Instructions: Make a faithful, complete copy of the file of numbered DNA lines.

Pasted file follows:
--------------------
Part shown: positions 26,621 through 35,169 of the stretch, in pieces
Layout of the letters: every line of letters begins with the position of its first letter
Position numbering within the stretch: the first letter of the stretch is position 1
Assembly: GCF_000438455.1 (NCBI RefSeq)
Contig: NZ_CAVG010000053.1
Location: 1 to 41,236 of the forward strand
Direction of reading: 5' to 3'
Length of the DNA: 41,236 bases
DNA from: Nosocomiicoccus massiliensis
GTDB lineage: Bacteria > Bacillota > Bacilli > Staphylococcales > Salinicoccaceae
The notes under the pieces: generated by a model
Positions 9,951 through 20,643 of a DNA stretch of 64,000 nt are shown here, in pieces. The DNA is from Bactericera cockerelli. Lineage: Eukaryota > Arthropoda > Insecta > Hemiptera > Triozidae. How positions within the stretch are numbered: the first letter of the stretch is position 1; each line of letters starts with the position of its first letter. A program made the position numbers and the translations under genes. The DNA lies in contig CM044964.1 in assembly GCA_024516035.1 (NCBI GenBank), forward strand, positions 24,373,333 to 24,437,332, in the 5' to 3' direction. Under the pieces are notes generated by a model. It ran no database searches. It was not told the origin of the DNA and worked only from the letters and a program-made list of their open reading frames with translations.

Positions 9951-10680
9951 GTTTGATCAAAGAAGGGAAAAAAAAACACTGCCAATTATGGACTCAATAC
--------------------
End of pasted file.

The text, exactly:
Part shown: positions 26,621 through 35,169 of the stretch, in pieces
Layout of the letters: every line of letters begins with the position of its first letter
Position numbering within the stretch: the first letter of the stretch is position 1
Assembly: GCF_000438455.1 (NCBI RefSeq)
Contig: NZ_CAVG010000053.1
Location: 1 to 41,236 of the forward strand
Direction of reading: 5' to 3'
Length of the DNA: 41,236 bases
DNA from: Nosocomiicoccus massiliensis
GTDB lineage: Bacteria > Bacillota > Bacilli > Staphylococcales > Salinicoccaceae
The notes under the pieces: generated by a model
Positions 9,951 through 20,643 of a DNA stretch of 64,000 nt are shown here, in pieces. The DNA is from Bactericera cockerelli. Lineage: Eukaryota > Arthropoda > Insecta > Hemiptera > Triozidae. How positions within the stretch are numbered: the first letter of the stretch is position 1; each line of letters starts with the position of its first letter. A program made the position numbers and the translations under genes. The DNA lies in contig CM044964.1 in assembly GCA_024516035.1 (NCBI GenBank), forward strand, positions 24,373,333 to 24,437,332, in the 5' to 3' direction. Under the pieces are notes generated by a model. It ran no database searches. It was not told the origin of the DNA and worked only from the letters and a program-made list of their open reading frames with translations.

Positions 9951-10680
9951 GTTTGATCAAAGAAGGGAAAAAAAAACACTGCCAATTATGGACTCAATAC